I’m sure you’ll understand that there isn’t a hint of opportunism in the way I’m drawing this to your attention because my book is long out of print so you can’t buy it unless you get a copy second-hand…

Postgraduate Programmes in Theoretical Physics at Maynooth University

Posted in Education, Maynooth, The Universe and Stuff with tags , , on March 2, 2021 by telescoper

We have a (virtual) Postgraduate Open Day coming up on Tuesday 9th March at Maynooth University (for which you can register here). To go with that here is a short video of our new Postgraduate Coordinator Dr John Regan answering some frequently asked questions about the programmes we offer in the Department of Theoretical Physics:

If you have any other questions then you can register for the Open Day where we will have staff on hand to answer them in a live Q&A session.

You could also follow the Department’s Twitter feed here:

Particle Physics Masterclass at Maynooth

Posted in Education, Maynooth, The Universe and Stuff with tags , , on February 26, 2021 by telescoper

I have already informed you of a Masterclass in Astrophysics & Cosmology at Maynooth that will take place on March 25th 2021. For more information on that event including instructions on how to book see here.

Now it’s time to announce the International Masterclass on Particle Physics. The  Department of Theoretical Physics has hosted such event for secondary school students each Spring, apart from last year when it was cancelled because of Covid-19.  The next event will take place online on 21 and 22 March 2021. You can find more information, including instructions on how to book a place, here.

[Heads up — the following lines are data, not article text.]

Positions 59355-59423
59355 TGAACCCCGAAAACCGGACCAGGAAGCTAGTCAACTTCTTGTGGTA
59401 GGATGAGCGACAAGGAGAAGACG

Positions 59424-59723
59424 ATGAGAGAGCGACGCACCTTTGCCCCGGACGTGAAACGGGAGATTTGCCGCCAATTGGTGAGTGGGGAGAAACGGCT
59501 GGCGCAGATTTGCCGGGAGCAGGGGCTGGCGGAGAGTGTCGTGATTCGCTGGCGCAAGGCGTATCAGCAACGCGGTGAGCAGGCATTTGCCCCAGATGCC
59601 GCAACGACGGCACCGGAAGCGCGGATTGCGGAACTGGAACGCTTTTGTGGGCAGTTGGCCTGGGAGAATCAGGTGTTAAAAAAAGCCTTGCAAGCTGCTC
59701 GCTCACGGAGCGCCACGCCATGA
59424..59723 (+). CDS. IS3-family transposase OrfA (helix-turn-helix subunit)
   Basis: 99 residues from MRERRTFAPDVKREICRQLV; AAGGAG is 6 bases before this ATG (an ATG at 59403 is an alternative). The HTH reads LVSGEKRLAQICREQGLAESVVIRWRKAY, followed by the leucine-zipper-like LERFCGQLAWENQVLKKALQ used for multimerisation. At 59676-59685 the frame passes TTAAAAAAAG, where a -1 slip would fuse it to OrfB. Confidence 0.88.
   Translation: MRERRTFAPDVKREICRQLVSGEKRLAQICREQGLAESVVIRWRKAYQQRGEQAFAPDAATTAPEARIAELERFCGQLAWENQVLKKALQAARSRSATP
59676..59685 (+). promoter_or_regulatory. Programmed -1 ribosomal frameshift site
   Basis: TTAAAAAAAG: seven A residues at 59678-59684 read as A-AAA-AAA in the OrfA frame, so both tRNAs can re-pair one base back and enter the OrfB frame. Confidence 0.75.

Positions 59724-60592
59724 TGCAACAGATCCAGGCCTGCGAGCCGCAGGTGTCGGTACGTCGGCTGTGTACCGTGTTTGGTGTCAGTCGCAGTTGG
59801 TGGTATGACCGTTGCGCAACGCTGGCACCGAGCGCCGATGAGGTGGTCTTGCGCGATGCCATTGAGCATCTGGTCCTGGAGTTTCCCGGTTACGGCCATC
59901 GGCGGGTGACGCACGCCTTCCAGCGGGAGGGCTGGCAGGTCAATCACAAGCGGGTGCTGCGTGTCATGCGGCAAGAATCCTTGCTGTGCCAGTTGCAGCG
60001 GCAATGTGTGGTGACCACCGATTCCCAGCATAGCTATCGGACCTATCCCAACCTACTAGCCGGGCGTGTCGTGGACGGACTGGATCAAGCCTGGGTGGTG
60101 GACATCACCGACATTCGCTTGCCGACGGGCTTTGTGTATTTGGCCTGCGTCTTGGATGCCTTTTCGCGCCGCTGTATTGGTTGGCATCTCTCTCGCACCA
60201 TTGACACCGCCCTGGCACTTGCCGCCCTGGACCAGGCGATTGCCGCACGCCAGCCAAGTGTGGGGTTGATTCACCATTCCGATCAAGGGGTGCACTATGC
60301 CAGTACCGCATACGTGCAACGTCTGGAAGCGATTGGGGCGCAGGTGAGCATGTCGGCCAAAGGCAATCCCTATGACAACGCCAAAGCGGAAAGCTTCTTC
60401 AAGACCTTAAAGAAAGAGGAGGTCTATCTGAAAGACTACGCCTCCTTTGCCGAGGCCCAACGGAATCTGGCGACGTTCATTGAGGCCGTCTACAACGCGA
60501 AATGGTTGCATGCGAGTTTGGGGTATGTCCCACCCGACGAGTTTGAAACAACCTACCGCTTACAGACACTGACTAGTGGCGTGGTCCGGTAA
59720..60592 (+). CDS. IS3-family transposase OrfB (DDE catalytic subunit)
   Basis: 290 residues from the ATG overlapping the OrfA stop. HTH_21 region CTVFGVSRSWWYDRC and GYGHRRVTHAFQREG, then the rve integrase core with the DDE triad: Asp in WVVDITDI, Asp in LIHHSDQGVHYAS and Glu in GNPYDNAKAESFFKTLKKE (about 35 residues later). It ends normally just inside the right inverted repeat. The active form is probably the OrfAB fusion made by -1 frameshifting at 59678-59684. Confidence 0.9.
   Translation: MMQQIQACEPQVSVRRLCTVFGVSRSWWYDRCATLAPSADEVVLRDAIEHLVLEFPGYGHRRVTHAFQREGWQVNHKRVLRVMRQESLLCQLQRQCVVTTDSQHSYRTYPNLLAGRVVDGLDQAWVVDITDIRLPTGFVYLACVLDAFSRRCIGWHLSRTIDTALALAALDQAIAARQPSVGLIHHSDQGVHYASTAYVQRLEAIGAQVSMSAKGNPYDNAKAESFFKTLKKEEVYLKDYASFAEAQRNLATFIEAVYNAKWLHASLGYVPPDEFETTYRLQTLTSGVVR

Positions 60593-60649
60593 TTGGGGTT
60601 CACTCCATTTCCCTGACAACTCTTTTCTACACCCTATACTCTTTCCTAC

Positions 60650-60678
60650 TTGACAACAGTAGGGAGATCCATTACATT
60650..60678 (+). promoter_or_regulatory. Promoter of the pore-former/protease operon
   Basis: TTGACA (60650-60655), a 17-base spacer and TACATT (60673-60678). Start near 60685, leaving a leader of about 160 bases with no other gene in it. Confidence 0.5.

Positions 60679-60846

These Masterclasses give secondary school students the opportunity to discover the world of quarks and leptons for themselves, by performing measurements on real data from CERN, meeting active particle physics researchers and linking up with like-minded students from other countries.  We will join thousands of other secondary school students at more than 100 universities and laboratories around Europe and worldwide in a programme stretching over four weeks.

Physics at the most fundamental level – the smallest and most basic building blocks of matter – is an exotic world.  But a few introductory talks and working with data from CERN will give the students insight into the fundamental particles of matter and the forces between them, as well as what went on during the Big Bang.

On Sunday afternoon, the students are introduced to particle physics, experiments and detectors in lectures given by active particle physics researchers.  On Monday, after a virtual visit to the ALICE detector at CERN, they work on their own with data from ALICE Afterwards they participate in a video conference with students from other countries and moderators at CERN, where they discuss and compare their results.

For more information on the Particle Physics Masterclasses, see the International Masterclasses web site.

I don’t know. You wait ages for a Masterclass in Physics at Maynooth University, and then along come two in quick succession!